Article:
TP53 mutations in myelodysplastic syndromes with deletion of 5q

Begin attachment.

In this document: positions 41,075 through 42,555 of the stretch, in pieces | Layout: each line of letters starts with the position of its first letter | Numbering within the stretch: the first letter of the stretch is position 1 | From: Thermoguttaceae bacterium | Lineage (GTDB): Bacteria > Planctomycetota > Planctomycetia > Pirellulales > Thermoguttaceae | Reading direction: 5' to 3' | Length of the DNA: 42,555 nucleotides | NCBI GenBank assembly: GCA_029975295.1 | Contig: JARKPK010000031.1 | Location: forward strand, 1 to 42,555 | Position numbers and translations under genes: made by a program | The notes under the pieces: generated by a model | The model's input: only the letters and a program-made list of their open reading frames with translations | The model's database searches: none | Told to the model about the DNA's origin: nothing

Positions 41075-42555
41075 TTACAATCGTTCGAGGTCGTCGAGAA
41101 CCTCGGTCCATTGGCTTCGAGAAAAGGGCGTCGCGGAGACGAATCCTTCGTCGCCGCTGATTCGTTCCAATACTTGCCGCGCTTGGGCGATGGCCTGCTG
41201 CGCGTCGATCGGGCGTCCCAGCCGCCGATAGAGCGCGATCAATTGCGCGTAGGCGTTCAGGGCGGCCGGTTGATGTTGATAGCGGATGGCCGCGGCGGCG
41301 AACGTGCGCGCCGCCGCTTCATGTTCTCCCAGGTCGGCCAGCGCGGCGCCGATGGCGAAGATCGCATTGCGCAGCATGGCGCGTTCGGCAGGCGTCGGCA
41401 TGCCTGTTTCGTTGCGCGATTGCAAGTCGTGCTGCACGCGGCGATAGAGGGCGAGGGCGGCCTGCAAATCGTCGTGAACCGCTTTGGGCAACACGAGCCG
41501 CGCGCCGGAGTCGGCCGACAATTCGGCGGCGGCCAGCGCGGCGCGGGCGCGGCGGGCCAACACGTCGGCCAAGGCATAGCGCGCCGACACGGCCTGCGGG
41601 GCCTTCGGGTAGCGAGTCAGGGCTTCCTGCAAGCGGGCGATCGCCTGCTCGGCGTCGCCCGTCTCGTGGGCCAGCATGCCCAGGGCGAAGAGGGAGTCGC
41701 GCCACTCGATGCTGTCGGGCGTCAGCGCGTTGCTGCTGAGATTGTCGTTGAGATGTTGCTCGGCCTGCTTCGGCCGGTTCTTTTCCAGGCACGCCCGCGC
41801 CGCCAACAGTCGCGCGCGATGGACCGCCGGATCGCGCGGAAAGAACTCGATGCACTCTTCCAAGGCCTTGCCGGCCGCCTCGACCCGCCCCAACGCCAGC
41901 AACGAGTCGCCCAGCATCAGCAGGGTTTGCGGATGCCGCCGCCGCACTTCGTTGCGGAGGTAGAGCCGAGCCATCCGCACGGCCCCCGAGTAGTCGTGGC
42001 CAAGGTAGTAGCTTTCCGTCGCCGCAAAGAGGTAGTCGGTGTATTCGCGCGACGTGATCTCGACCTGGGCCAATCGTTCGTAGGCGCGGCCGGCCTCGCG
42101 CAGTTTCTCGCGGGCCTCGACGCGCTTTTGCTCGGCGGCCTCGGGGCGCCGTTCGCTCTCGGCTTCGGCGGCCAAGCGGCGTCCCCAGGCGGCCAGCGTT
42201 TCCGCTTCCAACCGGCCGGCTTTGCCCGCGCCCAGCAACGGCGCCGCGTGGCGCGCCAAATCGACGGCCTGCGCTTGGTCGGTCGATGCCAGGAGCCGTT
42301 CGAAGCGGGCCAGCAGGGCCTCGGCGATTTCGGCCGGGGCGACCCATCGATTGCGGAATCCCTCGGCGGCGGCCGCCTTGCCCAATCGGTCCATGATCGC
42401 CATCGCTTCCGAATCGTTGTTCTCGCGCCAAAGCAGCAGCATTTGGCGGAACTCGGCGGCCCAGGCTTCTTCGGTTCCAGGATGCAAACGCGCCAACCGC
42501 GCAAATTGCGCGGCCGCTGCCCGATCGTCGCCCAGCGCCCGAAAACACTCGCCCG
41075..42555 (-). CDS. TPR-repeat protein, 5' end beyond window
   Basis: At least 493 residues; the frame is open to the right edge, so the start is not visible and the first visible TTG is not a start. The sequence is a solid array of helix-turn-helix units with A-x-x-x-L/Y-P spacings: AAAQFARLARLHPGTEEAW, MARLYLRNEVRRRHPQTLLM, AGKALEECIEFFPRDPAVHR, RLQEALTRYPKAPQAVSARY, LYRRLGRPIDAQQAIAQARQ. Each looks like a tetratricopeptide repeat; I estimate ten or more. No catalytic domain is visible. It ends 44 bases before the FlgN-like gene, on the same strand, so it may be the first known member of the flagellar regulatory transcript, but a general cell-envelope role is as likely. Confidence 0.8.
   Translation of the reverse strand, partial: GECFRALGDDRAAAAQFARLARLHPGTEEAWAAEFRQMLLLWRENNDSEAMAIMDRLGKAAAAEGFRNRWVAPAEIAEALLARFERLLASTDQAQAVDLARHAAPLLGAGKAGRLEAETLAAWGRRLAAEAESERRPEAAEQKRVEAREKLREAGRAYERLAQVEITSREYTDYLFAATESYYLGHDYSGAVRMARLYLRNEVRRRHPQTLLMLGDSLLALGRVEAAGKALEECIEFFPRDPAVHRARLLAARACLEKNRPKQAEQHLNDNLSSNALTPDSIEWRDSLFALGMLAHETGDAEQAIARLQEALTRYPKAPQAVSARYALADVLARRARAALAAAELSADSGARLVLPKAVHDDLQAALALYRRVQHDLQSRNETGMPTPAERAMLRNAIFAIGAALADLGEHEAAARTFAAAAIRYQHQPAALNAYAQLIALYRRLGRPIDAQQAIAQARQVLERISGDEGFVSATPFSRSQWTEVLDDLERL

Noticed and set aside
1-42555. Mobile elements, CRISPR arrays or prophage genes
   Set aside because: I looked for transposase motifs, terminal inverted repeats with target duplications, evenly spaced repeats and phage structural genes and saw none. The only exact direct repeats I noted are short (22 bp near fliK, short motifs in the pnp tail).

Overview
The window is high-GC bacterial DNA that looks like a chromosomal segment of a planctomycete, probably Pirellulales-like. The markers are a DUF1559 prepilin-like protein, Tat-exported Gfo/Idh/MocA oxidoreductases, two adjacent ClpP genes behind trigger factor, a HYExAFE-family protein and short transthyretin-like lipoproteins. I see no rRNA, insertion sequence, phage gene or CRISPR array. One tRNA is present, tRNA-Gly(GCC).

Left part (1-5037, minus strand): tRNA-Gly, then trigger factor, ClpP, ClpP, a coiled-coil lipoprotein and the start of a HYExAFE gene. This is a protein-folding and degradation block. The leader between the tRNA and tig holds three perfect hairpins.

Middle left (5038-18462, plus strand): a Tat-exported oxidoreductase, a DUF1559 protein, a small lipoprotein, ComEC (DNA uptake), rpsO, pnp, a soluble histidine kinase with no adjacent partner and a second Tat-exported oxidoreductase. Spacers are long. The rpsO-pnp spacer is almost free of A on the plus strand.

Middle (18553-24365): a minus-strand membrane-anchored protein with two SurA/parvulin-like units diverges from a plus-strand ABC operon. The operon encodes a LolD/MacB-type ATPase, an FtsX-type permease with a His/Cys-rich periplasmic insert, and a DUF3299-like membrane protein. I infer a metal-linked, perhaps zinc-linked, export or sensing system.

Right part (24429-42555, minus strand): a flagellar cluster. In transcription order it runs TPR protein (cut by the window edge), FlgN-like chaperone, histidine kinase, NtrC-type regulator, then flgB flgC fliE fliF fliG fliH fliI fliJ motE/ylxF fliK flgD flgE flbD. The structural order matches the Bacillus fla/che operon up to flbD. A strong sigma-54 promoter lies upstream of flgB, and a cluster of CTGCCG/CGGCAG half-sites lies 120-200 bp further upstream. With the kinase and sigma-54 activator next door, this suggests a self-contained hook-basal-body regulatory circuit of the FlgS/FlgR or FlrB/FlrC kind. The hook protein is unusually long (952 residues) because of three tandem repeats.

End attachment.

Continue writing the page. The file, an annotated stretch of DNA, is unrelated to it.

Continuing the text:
Abstract: The myelodysplastic syndromes (MDS) constitute a heterogeneous group of malignant bone marrow disorders characterized by peripheral cytopenia(s) and increased risk of progression to acute myeloid leukemia (AML). International Prognostic Scoring system (IPSS) Low- or Intermediate (INT)-1 risk MDS with a deletion of 5q (del5q) were considered to have an indolent course and a low risk for progression to AML as compared to other MDS subtypes. However, more recent studies have shown that overall survival (OS) and risk for AML progression vary greatly in del(5q) MDS patients indicating that factors beyond established risk scoring systems impact patient outcome. Molecular abnormalities have emerged as putative prognostic markers. We performed molecular studies in a patient with classical 5q-syndrome who unexpectedly evolved to high-risk MDS with complex karyotype (Paper I). Immunohistochemistry (IHC) of pre-treatment marrow biopsies revealed a small fraction of progenitors with strong p53 expression and sequencing confirmed a TP53mutation. TP53 mutated subclones had not been described in MDS with isolated del(5q) and indicated a previously unknown heterogeneity. In a subsequent study of 55 patients with lower-risk del(5q) MDS, 18% of the patients were found to have TP53mutated subclones at diagnosis which rendered them at higher risk for progression (Paper II). Interestingly, the association with outcome was even stronger for p53 IHC indicating a high sensitivity of this method for early identification of patients with adverse outcome. As a next step, we assessed p53 protein expression in a cohort of 85 lower-risk del(5q) MDS patientstreated with lenalidomide within a clinical trial(Paper IV). P53 IHC positive patients showed significantly shorter overall survival, higher risk for leukemic transformation, and lower cytogenetic response rate to lenalidomide, hence validating the results from Paper II. Importantly, pyrosequencing analysis of microdissected IHC stained cells confirmed that cells with strong staining carried TP53 mutations, while moderate staining reflected wild-type TP53. Due to the apparently exquisite sensitivity of the del(5q) clone to len, we hypothesized that higher doses of lenalidomidemay induce cytogenetic and clinical responses also in patients with high-risk MDS/AML with chromosome 5 abnormalities who were refractory or ineligible for standard treatment (Paper III). In this study, we demonstrated that treatment was able to inhibit the del(5q)tumor clone in a cohort of patients with extremely advanced disease, which suggeststhat the selective inhibitory effect of len in vitro may be translated into a therapeutic response in vivo. Importantly, TP53 mutations were common (62%) in this cohort, and uniformly associated with treatment failure. Altogether, our findings suggest an important role of the p53 pathway in both low- and high-risk del(5q) MDS, and in relation to treatment with lenalidomide. These findings will have majorimplicationsfor risk stratification and the choice of therapy
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